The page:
But he stayed in Australia, starting a new business catching snakes. And throughout 2021 and 2022, while he was living and working just outside Brisbane, the Lower Hutt Kererū Rescue continued to fundraise using social media and crowdfunding platforms like Givealittle.

Posts claimed the “not-for-profit” organisation had rescued 500 birds, transporting them to bird rehabilitation centres. There were calls to help pay for fuel and feed, personal protective equipment and medication.


Lower Hutt Kererū Rescue made a series of Facebook posts appealing for donations.

Often the messages would list the number and types of birds receiving care. In October 2021, a fundraising appeal was launched to purchase a net gun, priced at $1327 – reaching its goal. Money was also raised to fix a vehicle’s fuel pump ($430).

A few months later, $5500 was acquired with donors believing it was to buy a Suzuki Grand Vitara. James’ personal Facebook account would share the posts to dozens of community pages. The bank account numbers provided would vary and supporters, and other native bird rescue organisations started to become suspicious.

An online appeal asked for just over $800 to pay for a portable incubator – but a conservationist queried the price, noting the cheapest available was $1500. One woman offered baby bird formula and other feeds, but never heard back which she found “strange”. When challenged online about his whereabouts, James would explain the rescues were being carried out by volunteers.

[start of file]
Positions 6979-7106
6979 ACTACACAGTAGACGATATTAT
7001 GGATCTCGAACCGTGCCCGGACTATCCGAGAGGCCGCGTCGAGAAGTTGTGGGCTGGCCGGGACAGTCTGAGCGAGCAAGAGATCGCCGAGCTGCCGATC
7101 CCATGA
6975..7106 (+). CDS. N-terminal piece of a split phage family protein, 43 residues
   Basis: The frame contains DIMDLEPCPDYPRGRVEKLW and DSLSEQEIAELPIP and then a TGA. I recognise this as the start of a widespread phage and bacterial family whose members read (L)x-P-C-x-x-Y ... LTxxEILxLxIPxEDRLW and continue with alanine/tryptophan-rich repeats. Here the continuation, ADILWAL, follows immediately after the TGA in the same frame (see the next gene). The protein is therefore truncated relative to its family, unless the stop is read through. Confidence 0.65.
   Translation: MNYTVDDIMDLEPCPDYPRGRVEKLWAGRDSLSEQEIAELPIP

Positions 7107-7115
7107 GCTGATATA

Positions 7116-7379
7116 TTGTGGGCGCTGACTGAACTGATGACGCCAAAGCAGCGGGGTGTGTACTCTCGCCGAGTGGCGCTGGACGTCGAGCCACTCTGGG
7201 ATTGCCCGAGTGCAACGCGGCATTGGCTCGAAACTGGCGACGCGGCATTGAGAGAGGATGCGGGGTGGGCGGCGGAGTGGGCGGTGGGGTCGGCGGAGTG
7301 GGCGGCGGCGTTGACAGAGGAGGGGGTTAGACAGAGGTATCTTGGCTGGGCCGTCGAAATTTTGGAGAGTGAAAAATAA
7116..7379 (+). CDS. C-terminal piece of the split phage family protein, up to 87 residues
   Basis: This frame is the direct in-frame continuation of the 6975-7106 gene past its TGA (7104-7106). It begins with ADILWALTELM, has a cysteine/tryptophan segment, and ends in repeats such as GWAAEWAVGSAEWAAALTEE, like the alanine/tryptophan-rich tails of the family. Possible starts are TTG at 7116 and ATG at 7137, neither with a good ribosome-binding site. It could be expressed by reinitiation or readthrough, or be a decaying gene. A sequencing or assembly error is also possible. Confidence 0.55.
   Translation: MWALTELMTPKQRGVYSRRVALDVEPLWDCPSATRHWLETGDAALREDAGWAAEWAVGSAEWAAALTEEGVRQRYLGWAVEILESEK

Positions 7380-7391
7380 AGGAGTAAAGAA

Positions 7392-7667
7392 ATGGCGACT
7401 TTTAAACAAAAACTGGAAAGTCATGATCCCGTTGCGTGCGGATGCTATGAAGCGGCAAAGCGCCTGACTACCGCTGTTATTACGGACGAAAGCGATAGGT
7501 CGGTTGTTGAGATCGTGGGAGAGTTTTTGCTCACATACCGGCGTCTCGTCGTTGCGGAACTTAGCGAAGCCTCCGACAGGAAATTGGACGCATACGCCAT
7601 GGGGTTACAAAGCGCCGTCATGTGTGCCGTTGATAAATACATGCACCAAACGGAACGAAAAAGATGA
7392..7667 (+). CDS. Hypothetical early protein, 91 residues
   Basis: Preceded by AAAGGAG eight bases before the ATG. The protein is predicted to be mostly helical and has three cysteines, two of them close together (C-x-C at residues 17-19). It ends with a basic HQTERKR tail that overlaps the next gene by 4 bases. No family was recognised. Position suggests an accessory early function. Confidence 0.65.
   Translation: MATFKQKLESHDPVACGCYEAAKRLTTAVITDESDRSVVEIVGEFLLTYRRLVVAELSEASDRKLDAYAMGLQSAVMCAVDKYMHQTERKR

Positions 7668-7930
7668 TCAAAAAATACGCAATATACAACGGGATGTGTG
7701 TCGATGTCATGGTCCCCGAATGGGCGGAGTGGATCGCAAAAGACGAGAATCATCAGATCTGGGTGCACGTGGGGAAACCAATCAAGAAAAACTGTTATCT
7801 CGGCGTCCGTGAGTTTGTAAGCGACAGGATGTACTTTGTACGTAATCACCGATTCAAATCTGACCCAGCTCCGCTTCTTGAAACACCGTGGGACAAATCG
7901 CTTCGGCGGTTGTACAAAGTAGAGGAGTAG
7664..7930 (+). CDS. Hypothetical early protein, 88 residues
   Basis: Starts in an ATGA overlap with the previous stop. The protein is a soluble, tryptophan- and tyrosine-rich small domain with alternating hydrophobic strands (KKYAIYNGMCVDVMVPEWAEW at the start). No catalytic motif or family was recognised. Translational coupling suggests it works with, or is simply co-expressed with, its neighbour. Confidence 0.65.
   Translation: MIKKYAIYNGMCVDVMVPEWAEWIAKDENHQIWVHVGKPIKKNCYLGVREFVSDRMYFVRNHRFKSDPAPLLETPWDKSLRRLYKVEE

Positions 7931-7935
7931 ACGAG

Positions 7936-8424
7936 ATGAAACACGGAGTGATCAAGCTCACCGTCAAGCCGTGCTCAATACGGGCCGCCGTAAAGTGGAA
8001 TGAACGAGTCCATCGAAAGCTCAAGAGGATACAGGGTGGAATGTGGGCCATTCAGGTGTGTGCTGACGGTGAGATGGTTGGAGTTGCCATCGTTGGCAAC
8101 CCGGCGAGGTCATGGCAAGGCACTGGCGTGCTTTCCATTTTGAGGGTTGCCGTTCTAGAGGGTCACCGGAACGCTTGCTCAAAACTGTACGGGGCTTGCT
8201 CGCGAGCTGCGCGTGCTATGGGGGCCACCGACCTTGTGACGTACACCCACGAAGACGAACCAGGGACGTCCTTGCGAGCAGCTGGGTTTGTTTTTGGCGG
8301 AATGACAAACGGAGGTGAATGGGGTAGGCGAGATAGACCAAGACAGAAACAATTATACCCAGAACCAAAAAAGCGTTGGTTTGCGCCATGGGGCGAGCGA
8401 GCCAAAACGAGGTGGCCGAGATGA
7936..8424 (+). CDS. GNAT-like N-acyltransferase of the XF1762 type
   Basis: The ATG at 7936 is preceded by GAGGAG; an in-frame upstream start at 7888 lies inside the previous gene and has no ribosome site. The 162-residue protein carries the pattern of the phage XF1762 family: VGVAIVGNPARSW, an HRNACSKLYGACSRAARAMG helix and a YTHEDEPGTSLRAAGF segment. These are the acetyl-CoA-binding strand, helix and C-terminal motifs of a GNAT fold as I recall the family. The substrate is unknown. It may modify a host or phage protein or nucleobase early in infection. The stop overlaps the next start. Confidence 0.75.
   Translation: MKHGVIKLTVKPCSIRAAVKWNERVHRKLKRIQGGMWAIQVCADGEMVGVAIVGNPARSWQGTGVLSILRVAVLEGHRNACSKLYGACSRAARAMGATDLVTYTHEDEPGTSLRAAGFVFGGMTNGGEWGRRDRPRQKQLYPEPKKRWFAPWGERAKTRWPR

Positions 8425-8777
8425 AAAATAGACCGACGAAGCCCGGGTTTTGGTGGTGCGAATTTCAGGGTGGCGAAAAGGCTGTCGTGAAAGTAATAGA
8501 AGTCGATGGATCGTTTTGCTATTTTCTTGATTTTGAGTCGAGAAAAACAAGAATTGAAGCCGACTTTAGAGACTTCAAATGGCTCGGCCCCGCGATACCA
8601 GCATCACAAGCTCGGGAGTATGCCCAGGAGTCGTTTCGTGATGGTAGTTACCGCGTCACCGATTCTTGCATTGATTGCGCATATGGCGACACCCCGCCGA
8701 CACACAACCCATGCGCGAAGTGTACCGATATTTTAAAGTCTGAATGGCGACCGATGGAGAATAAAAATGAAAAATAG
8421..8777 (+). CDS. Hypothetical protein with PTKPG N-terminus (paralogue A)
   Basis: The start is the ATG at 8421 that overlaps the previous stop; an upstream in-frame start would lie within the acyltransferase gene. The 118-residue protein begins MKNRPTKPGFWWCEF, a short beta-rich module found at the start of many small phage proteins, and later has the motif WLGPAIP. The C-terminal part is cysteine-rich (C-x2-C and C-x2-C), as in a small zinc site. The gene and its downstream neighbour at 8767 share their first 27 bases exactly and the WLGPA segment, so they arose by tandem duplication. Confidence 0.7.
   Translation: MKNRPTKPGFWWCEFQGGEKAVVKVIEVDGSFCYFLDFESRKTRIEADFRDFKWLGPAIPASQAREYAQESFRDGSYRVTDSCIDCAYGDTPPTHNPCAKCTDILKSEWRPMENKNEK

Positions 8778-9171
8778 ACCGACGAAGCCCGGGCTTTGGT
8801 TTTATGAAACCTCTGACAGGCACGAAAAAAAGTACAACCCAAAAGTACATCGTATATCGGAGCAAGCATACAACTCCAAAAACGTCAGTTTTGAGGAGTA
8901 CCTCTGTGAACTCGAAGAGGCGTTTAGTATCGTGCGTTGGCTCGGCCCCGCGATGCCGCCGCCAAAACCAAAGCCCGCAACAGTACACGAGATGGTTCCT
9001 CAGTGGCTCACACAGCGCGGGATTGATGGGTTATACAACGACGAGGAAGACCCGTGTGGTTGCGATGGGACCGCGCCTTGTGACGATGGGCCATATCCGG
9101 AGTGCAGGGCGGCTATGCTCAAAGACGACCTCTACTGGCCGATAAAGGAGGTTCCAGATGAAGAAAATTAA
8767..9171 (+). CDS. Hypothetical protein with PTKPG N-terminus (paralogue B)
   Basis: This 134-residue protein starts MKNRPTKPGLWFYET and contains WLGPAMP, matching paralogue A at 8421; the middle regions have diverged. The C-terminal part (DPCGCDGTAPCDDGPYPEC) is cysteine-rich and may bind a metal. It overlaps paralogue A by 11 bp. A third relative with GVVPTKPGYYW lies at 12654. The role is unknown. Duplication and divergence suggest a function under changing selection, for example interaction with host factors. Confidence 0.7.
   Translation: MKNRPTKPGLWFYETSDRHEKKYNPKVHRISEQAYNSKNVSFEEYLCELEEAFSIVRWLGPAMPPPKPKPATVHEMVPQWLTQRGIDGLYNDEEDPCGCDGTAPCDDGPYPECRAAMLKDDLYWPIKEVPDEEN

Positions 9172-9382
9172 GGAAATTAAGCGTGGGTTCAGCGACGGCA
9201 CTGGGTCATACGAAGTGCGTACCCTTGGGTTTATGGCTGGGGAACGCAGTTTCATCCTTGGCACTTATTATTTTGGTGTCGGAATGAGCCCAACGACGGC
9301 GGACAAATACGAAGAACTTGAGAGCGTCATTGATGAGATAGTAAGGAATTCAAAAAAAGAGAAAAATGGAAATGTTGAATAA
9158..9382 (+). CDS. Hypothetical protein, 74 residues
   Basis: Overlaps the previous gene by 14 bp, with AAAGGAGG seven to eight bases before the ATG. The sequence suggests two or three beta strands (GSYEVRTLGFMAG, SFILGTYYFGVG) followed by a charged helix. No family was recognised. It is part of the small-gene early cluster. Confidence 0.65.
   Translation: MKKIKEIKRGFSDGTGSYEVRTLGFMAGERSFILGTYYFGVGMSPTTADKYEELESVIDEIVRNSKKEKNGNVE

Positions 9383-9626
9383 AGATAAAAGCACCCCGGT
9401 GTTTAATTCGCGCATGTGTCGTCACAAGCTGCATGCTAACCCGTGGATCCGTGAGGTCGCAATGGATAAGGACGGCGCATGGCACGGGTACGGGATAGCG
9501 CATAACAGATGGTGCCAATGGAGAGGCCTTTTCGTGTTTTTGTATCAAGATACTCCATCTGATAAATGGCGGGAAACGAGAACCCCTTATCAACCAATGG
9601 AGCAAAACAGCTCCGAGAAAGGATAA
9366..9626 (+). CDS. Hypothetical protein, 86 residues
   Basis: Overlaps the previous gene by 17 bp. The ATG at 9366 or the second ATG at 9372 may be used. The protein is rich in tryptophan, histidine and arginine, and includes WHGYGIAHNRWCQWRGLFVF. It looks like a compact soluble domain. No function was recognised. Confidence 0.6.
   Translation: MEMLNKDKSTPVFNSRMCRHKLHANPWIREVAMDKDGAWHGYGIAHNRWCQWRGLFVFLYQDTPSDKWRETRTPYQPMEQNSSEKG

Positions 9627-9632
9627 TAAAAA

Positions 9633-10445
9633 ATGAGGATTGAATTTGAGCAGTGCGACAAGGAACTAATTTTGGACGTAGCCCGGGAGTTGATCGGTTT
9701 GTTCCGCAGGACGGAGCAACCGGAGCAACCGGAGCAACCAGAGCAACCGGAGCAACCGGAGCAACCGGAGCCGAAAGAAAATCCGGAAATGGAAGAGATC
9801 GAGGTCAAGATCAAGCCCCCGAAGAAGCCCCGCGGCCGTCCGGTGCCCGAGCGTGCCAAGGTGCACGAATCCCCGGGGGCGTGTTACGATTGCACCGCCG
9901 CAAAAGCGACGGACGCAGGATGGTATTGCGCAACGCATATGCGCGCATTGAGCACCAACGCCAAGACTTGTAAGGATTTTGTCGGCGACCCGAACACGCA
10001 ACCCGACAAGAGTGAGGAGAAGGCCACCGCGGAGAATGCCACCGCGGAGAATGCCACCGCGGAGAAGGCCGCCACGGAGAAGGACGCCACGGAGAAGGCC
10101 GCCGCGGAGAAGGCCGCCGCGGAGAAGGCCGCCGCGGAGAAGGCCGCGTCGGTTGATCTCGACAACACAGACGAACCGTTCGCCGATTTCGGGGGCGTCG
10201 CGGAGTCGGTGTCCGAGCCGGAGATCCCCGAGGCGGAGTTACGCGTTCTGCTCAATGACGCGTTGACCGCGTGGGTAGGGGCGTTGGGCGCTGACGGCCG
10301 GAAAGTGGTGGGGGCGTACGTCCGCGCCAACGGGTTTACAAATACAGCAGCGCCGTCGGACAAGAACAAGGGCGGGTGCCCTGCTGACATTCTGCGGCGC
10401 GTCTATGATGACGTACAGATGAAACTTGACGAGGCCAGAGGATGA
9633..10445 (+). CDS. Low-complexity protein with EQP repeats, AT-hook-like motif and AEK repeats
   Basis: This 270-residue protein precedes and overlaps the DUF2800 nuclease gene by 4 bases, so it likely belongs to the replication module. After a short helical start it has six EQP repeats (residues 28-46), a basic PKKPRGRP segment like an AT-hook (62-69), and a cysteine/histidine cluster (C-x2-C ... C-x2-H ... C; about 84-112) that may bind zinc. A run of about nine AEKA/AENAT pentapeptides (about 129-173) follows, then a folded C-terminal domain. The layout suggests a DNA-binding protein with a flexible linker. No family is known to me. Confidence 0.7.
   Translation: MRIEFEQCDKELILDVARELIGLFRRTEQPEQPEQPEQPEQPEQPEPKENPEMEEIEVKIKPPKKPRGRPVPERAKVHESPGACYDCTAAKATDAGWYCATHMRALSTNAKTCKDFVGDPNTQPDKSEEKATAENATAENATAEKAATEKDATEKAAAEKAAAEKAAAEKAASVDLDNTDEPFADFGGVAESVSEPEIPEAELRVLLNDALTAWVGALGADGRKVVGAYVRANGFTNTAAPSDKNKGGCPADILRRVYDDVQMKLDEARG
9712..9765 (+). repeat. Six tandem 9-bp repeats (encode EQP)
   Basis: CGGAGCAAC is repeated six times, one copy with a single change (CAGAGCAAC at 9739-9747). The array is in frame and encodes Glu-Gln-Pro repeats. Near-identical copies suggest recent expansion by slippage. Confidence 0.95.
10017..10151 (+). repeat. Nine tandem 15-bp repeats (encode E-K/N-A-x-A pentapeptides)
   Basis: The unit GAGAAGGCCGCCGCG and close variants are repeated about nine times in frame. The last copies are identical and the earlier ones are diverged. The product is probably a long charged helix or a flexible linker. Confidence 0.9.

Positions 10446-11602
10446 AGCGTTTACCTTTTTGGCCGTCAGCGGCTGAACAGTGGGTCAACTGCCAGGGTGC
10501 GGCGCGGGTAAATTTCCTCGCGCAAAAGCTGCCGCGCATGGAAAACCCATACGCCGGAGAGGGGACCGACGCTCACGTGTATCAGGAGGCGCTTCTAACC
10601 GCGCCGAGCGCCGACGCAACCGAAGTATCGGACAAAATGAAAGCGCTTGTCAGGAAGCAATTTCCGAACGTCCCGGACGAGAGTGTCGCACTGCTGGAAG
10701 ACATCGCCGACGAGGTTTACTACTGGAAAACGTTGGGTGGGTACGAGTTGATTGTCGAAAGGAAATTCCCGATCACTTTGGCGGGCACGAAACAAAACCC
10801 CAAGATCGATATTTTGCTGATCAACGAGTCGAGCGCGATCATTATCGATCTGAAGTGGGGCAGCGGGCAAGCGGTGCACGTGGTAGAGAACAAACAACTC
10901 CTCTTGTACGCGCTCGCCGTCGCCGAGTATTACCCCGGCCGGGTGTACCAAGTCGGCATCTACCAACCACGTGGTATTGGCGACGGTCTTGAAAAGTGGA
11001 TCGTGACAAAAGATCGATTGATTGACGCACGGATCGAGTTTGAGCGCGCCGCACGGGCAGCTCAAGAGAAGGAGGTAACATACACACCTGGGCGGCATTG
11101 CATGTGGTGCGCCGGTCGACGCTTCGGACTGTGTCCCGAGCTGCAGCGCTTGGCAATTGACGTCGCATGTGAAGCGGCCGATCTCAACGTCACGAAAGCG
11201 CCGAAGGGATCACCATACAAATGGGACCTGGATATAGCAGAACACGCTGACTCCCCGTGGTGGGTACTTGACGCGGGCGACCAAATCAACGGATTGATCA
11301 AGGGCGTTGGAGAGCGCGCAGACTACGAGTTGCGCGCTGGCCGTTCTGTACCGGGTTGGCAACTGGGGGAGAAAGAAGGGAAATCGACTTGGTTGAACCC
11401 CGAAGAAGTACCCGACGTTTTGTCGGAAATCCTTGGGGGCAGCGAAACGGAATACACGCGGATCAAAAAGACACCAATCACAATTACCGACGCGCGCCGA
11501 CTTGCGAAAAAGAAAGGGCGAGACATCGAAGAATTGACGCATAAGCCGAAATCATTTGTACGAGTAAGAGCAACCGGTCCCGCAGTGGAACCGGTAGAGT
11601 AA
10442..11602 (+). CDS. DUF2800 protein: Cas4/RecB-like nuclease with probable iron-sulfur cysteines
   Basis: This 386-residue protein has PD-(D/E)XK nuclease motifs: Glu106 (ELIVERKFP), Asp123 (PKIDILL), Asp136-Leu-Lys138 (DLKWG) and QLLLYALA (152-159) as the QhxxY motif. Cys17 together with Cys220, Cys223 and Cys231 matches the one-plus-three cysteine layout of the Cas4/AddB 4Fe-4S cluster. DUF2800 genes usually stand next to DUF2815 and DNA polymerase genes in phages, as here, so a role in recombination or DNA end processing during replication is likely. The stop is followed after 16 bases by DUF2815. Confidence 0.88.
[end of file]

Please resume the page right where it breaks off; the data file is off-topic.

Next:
The trust wanted to raise $5500 for a new vehicle.

Unsatisfied, a number of conservationists raised concerns with the Department of Conservation, in late 2021. In correspondence seen by Stuff, one prominent bird rehabilitation specialist noted James had no formal training in bird rescue nor avian first aid, and questioned whether he possessed DOC permits. (Anyone wanting to hold protected wildlife must apply to DOC for authorisation).

The email, to a Wellington-based DOC compliance manager, also contained warnings about the fundraising drive for the Vitara. She told the conservation organisations to contact police – which they did.

But the appeals continued into January 2022, when one woman donated $500 for food and fuel. Frustrated by what they saw as inaction by police and DOC, one locally based conservation organisation made a social media post warning donors about Lower Hutt Kererū Rescue. It was later deleted at the request of police.

Before it disappeared, a Lower Hutt woman who had contributed small amounts to the trust, saw it. “I was shocked and really disappointed,” she told Stuff. “The [Kererū Rescue] had a well put-together Facebook page, and it was all about saving the animals. There were no red flags. I gave small amounts, say $5 here and there.” She also contributed to a Givealittle page, which ultimately raised more than $2000 for the trust, and also offered to donate goods for a raffle.